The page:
New Delhi, June 13 () Australian fast bowling great Brett Lee has expressed his backing for Scott Boland to feature in the upcoming Ashes Test opener against England, starting on June 16 at Edgbaston.
Boland, Boland was selected in the WTC Final playing XI over Michael Neser with Josh Hazlewood unavailable due to injury, played a key role in Australia bowling out India for 234 on Day Five of the marquee clash, including the double scalp of Virat Kohli and Ravindra Jadeja in the second innings to set the base for a 209-run victory.
While the Australian batting lineup is firmly established, there is still uncertainty surrounding the composition of the bowling attack.
It certainly will be a selection headache for Australia when they pick their bowling attack for the first Ashes Test with Hazlewood now fit and available for selection.
“It’s a conundrum, isn’t it? I’m a massive Hazlewood fan, and also Mitchell Starc. What the team has done so well is they’ve put themselves into a position where you’ve got to leave one guy out, which is going to be heartache for whichever bowler it is. I think you go Scott Boland. You can’t overlook Scott Boland in those conditions,” Lee told Nine’s Today.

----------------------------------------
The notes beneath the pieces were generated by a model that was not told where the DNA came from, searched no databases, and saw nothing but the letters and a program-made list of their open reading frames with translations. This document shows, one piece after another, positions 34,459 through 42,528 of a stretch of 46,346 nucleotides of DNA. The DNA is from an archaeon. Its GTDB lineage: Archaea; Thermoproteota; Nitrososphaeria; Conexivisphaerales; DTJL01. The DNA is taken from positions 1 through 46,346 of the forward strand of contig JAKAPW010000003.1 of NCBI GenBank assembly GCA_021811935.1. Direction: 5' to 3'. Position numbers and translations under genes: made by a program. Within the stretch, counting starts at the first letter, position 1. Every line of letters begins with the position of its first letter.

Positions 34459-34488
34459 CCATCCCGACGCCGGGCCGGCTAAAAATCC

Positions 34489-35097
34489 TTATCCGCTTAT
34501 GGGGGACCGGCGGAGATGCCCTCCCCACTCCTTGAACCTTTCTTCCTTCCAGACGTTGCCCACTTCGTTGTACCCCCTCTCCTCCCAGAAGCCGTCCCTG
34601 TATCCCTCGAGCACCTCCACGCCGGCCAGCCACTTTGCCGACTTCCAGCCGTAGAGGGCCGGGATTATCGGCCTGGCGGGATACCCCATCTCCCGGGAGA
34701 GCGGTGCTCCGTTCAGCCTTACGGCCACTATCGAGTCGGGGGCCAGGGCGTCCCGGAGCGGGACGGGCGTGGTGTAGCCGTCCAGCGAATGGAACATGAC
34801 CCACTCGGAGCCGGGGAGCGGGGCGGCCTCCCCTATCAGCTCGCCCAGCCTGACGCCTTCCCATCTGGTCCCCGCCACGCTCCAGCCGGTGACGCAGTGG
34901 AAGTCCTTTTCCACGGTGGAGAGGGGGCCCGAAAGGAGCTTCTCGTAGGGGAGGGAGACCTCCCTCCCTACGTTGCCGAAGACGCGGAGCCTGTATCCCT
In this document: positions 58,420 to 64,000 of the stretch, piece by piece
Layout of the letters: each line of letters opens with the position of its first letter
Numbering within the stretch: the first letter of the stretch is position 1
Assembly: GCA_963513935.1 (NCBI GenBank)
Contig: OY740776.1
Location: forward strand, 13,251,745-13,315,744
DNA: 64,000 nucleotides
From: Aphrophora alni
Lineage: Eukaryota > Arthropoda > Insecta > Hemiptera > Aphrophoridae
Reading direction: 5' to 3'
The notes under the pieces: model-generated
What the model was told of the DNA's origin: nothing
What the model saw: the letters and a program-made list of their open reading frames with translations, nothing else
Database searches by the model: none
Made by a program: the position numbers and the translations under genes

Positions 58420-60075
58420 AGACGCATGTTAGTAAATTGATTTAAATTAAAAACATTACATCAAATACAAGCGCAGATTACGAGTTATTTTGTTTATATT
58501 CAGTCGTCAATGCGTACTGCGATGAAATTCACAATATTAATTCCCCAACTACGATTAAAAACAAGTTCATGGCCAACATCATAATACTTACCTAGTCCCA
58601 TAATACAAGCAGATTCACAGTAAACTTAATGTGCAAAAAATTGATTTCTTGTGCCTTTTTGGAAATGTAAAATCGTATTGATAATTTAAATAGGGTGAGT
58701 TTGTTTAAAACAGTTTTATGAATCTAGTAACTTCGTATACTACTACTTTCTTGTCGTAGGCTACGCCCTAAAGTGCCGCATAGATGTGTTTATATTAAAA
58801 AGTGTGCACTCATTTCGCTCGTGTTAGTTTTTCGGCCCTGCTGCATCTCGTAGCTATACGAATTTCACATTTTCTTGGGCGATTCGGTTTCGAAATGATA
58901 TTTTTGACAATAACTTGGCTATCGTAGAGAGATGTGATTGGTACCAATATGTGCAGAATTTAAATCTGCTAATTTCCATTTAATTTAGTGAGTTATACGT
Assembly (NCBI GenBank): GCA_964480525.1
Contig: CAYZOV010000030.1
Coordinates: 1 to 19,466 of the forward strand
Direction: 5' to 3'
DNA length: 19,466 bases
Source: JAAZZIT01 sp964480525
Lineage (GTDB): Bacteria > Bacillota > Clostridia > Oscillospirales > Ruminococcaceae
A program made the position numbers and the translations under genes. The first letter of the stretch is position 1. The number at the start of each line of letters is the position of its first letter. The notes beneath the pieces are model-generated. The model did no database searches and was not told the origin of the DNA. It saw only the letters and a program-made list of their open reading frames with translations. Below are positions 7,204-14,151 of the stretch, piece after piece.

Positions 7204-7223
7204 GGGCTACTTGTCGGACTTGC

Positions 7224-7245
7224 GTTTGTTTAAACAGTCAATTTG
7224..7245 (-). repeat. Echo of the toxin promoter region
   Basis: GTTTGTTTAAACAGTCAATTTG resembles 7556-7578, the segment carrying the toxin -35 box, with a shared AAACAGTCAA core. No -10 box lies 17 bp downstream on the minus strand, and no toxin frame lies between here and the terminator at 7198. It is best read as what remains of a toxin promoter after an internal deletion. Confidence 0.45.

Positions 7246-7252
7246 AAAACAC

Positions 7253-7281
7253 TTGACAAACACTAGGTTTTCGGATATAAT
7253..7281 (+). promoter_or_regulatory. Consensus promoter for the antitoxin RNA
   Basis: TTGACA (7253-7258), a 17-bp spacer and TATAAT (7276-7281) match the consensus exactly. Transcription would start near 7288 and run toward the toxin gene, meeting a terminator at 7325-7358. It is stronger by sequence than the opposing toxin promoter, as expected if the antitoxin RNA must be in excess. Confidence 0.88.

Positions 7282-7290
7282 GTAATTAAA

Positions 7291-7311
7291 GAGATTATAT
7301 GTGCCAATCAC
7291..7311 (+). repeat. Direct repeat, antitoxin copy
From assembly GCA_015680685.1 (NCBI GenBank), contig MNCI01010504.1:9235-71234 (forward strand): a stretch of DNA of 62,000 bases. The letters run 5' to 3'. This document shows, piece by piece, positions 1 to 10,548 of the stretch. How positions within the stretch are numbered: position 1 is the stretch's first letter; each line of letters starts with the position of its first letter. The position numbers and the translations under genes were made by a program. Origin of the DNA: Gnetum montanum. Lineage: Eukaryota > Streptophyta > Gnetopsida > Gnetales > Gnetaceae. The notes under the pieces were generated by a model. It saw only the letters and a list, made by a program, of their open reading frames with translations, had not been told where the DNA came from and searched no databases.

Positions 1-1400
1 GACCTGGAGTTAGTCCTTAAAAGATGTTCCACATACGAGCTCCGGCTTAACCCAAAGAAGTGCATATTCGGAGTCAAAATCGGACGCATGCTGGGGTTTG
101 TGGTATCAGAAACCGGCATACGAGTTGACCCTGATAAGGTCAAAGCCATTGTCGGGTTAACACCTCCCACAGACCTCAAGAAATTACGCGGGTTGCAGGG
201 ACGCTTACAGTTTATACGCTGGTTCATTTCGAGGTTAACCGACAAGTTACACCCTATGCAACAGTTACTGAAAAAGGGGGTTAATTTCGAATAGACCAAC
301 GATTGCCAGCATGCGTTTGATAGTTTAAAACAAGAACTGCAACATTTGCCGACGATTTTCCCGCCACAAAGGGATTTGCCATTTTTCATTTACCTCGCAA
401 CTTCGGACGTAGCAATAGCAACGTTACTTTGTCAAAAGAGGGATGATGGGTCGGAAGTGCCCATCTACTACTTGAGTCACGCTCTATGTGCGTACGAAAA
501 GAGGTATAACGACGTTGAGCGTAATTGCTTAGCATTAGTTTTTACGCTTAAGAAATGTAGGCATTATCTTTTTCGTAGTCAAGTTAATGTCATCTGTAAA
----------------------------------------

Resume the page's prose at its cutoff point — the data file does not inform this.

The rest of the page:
“Hazlewood was under a bit of an injury cloud with his Achilles. The way Scott Boland has bowled in Australia, but also in these (English) conditions, it suits him down to a tee, so I’d be going with Scott Boland,” he added.
Notably, Australia have not been able to secure an Ashes series victory on foreign soil since 2001, when Lee was part of a formidable bowling attack that included Glenn McGrath, Jason Gillespie, and Shane Warne.
Lee believes that Australia can emerge victorious in the upcoming Ashes series, but emphasizes the criticality of the first match, stating that the first match will be crucial.
“Edgbaston is the key for me. There’s a lot of pressure on the Poms as well, because when you think about this whole Bazball thing they have been playing, if they lose the first Test the English press will be pretty hard on England. For Australia, they’ve got to start well,” he said.